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Just How Good Was the M5?
Winding Road / Issue No.1 / 15

With skidpad and straight line performance in Porsche 911 territory, the 1999–2003 M5 seemed the perfect “have your cake and eat it too” machine. It had 400 bhp, a breakthrough power level for a sedan before Mercedes went on a quest for horsepower without a mission. And BMW tweaked its already superb E39 chassis for superb handling. But looking back on it, how good was the M5? We borrowed a low mileage 2003 M5 from a cooperative owner to find out.

First off, the M5 motor is simply great. It has ample low-end torque, and the massaging done by the M Division means it pulls hard all the way to the redline. Because it is normally aspirated, power comes on linearly, and throttle response is near-instantaneous while being easily modulated. An important note, though, is that this engine has only modestly more torque (369 ft-lb vs. 330 ft-lb) than the new and superb 4.4 liter V-8 in the 545i.

The M5 six-speed manual is a serviceable but not great gearbox. Throws are relatively long and the feel is a tad notchy. It doesn’t snuff out the fun, but it could be better.

The M5 suspension is firm, with relatively low body roll, and a classic BMW balanced feel. It does tend toward mild understeer as you push it, but for a sedan it is very good. The steering on the other hand, like the transmission, is acceptable but not great. The V8-powered E39 BMWs have recirculating ball steering and you can feel it. On center, things are a bit wobbly, though feel is better than expected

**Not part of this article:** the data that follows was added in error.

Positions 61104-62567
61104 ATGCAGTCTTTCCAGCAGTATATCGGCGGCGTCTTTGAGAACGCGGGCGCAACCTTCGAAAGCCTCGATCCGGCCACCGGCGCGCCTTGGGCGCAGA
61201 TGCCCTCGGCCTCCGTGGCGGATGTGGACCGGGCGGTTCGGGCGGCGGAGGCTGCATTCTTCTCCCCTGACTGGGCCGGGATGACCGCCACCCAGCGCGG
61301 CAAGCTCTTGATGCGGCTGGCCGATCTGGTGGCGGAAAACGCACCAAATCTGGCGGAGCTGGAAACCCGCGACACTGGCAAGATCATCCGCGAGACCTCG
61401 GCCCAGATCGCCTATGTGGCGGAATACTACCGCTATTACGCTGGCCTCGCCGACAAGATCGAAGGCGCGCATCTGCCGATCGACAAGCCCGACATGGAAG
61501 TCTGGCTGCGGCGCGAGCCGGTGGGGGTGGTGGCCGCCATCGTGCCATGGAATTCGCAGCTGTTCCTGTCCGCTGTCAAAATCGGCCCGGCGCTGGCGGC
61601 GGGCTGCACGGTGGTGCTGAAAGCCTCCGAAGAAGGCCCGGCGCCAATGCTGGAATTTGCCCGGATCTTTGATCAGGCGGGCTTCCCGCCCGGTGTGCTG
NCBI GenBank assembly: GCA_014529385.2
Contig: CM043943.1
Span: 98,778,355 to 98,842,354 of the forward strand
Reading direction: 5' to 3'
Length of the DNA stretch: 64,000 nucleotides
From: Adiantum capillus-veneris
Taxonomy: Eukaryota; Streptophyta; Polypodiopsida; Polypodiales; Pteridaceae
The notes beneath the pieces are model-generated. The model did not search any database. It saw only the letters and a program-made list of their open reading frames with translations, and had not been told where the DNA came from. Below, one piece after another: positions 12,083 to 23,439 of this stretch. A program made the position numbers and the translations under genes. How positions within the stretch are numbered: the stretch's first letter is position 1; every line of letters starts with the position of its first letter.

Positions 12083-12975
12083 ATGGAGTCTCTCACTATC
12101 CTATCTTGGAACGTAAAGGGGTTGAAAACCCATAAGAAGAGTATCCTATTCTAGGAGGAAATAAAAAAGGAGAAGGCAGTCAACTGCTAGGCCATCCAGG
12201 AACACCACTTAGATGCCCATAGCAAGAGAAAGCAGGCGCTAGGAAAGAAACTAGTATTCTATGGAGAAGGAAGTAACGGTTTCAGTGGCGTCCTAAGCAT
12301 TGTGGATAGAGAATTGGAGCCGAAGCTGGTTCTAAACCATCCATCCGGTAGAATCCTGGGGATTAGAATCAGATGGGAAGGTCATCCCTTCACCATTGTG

Overall, the M5 feels old, but in a good way. The suspension doesn’t filter out the road, so you could call it coarse, but you also need to call it connected. The transmission and steering, while far from state of the art, are quite mechanical. Even the dashboard design, while plain, seems classic. In the end, the integrity of the M5 gets you away from picky analysis because it is a blast to drive.

Currently, you can readily find moderate-mileage M5s in the $60k range. Sure, there’s warranty difference, but with depreciation on the M5 likely to be lower, we think this is an intriguing alternative to the best of this roundup.

:cheers:
 

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Robert,

The review is spot on. We are all enarmored by the E39 M5 here, but the OEM shifter, steering and suspensions can undoubtly be improved. I'm surprised he did not mention the clutch as well.

All that being said, the M5 is still one of my all time favorite cars. When the 03s drop into the mid $40k range, I'll be hunting for a replacement.

CP
 

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Thanks for posting. Brought a smile to my face :M5thumbs:
 

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I'll add my thanks.

However, I find it strange for a relatively new "supersedan" to be referred to as "old". In America our quest for new and better sometimes outweighs common sense.

OK, as someone in his mid 30s perhaps I have a biased view now!
 

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I too find it funny that it is called old. Dont get me wrong, then E39 is an old platform, but there has been very little that triumphed over the E39 M5. Old compared to an E60 maybe, but that car isnt something I concider to be dated. Great article all in all, and it put a nice smile on my face.
:cheers:
 

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KevinM said:
I'll add my thanks.

However, I find it strange for a relatively new "supersedan" to be referred to as "old". In America our quest for new and better sometimes outweighs common sense.

OK, as someone in his mid 30s perhaps I have a biased view now!